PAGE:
καταλείψ.] A strong expression under a vivid sense of the disturbing element (to leave in the lurch). On the form, see Lobeck, ad Phryn. p. 713 ff.

διακονεῖν τραπέζαις] to serve tables, i.e. to be the regulators, overseers, and dispensers in reference to food. The expression, which contains the more precise definition for τῇ διακονίᾳ of Acts 6:1, betrays “indignitatem aliquam” (Bengel).

The reference which others have partly combined with this, partly assumed alone, of τράπεζα to the money-changers’ table, Matthew 21:12, Luke 19:23 (“pecunia in usum pauperum collecta et iis distribuenda,” Kuinoel), is excluded, in the absence of any other indication in the text, by the διακονεῖν used statedly of the ministration of food (Wetst. ad Matthew 4:11). Moreover, the designation of the matter, as if it were a banking business, would not even be suitable. The apostles would neither be τραπεζοκόμοι nor τραπεζοποιοί (Athen. IV. p. 170). They may hitherto in the management of this business have made use, without fixed plan, of the assistance of others, by whose fault, perhaps, the murmuring of the Hellenists was occasioned.


Verse 3

Acts 6:3. Accordingly ( οὖν), as we, the apostles, can no longer undertake this business of distribution, look ye out, i.e. direct your attention to test and select, etc.

ἑπτά] the sacred number.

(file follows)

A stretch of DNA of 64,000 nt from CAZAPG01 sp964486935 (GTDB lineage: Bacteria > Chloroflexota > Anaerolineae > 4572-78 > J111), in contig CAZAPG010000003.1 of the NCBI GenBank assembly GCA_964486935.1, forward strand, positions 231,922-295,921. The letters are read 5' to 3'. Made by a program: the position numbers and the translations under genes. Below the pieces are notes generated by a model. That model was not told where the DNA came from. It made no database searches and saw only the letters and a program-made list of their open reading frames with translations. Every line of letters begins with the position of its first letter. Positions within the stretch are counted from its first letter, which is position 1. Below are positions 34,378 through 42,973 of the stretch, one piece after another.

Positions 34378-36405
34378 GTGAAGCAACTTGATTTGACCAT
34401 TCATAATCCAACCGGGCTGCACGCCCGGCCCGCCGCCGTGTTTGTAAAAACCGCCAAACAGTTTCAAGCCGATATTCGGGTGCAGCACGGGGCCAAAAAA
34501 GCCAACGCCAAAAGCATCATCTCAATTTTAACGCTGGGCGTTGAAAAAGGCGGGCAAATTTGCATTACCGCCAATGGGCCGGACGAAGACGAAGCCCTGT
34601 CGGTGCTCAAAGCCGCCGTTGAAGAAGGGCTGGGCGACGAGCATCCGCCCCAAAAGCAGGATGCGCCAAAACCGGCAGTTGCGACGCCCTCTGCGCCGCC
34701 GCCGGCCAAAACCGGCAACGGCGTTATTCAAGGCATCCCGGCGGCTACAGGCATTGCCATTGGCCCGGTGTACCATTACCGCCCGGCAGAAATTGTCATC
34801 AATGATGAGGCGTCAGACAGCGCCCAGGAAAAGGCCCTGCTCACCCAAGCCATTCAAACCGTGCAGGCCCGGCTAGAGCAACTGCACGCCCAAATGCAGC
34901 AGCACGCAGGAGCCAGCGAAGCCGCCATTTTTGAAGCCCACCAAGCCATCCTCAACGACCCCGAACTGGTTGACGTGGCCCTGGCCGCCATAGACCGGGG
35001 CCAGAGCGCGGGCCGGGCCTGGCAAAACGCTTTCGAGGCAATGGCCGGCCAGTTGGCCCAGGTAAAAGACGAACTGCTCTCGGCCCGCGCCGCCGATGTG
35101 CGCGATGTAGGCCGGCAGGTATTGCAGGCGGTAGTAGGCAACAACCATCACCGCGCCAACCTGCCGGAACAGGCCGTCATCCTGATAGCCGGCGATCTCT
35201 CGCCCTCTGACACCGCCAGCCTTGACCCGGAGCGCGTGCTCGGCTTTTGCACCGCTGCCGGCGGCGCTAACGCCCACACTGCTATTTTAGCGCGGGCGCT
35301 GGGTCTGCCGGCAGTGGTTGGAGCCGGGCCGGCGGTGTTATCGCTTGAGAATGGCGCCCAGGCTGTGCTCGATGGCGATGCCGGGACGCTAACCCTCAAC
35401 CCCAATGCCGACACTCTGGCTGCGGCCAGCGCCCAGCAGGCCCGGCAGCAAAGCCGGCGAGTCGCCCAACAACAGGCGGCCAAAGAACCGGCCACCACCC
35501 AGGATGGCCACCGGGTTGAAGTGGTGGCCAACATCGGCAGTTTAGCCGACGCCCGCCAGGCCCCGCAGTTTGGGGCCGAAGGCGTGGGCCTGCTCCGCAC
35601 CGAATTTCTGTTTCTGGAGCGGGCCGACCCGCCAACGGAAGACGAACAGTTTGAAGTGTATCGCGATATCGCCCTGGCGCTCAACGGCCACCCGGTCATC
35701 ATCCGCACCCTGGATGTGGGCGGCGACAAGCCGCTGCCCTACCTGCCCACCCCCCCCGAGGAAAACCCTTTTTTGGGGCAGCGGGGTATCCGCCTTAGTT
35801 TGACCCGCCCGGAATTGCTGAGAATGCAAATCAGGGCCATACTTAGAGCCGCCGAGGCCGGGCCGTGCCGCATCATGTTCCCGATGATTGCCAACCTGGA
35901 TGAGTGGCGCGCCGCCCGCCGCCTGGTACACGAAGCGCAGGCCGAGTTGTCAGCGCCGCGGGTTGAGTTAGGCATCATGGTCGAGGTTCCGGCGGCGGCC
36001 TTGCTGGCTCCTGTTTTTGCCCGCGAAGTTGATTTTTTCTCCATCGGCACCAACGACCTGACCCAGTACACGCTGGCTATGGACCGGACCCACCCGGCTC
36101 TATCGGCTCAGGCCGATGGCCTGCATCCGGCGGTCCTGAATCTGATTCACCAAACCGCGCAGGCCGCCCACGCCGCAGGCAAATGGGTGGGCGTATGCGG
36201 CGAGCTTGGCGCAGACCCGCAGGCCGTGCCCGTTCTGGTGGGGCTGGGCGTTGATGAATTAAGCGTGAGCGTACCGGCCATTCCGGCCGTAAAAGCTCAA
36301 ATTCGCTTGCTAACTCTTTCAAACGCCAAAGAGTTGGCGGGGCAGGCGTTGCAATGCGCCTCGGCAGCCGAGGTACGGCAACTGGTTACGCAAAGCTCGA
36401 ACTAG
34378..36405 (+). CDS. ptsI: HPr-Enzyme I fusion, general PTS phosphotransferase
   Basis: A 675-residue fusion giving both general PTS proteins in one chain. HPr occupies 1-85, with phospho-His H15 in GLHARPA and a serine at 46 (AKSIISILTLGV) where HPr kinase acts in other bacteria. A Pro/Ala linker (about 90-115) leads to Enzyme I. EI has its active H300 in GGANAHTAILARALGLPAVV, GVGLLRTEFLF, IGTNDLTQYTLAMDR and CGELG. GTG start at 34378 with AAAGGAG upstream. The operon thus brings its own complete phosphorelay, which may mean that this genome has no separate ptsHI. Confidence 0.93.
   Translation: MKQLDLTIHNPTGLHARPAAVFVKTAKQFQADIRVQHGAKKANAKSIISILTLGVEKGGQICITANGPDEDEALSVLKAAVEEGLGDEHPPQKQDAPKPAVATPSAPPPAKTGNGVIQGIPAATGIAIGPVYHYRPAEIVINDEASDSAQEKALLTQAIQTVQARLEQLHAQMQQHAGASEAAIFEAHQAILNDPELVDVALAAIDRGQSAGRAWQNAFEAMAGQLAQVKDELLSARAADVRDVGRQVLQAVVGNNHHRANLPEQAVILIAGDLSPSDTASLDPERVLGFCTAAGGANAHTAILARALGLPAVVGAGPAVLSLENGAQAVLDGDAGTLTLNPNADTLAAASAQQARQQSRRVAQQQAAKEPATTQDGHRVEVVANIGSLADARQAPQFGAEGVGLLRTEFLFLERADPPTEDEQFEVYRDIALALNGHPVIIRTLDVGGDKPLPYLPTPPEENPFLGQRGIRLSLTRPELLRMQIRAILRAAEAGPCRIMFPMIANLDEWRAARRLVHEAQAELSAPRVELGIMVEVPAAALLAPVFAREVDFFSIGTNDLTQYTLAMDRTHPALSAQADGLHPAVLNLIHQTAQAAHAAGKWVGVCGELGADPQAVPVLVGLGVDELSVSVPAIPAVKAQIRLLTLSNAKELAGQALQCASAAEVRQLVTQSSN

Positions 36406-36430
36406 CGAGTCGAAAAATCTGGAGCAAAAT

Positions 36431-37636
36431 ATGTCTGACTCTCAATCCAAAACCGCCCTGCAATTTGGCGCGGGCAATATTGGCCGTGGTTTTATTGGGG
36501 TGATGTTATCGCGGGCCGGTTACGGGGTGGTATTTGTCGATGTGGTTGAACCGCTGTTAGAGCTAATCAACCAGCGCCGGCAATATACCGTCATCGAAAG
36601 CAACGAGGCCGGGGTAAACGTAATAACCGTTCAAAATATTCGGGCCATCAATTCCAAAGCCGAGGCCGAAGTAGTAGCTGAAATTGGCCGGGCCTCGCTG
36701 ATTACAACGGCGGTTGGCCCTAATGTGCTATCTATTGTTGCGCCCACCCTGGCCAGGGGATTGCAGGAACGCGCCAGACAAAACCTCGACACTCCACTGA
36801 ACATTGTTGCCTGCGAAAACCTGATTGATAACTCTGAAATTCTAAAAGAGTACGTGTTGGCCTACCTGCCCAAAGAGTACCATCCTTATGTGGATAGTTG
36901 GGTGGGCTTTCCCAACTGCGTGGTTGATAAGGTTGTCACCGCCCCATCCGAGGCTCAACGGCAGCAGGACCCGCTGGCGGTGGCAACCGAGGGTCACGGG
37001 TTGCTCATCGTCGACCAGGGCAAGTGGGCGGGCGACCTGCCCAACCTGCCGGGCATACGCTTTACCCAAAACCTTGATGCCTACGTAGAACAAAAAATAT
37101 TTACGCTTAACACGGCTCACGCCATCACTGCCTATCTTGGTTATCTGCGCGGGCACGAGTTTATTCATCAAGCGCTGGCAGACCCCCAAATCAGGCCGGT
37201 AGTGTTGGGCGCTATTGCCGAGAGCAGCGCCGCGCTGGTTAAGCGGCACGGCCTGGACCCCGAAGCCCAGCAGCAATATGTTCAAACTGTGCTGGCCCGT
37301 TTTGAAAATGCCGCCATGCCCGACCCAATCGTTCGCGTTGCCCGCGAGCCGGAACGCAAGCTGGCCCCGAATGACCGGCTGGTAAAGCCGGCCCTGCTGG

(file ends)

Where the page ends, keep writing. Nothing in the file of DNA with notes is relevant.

σοφίας] quite in the usual practical sense: wisdom, which determines the right agency in conformity with the recognised divine aim. With a view to this required condition of fulness of the Spirit and of wisdom, the men to be selected from the midst of the church were to be attested, i.e. were to have the corresponding testimony of the church in their favour. Comp. Acts 16:2 and on Luke 4:22; Dion. Hal. Ant. ii. 26.

οὓς καταστήσομεν ἐπὶ τῆς χρείας ταύτης] whom we (the apostles) will appoint(177) (when they are chosen) over the business in question (on ἐπί with the genitive, in the sense of official appointment over something, see Lobeck, ad Phryn. p. 474; Kühner, ad Xen. Mem. iii. 3. 2). This officium, ministration (see Wetstein and Schweighäuser, Lex. Polyb. p. 665), is just that, of which the distributing to the widows was an essential and indeed the chief part, namely, the care of the poor in the church, not merely as to its Hellenistic portion (Vitringa, de Synag. ii. 2. 5, Mosheim, Heinrichs, Kuinoel). The limitation to the latter would presuppose the existence of a special management of the poor already established for the Hebrew portion, without any indication of it in the text; nor is it supported by the Hellenic names of the persons chosen (Acts 6:5), as such names at that time were very common also among the Hebrews. Consequently the hypothesis, that pure Hellenists were appointed by the impartiality of the Hebrews (Rothe, de Wette, Thiersch, Kirche im apost. Zeitalt. p. 75), is entirely arbitrary; as also is the supposition of Gieseler (Kirchengesch. I. sec. 25, note 7), that three Hebrews and three Hellenists (and one proselyte) were appointed; although the chosen were doubtless partly Hebrews and partly Hellenists.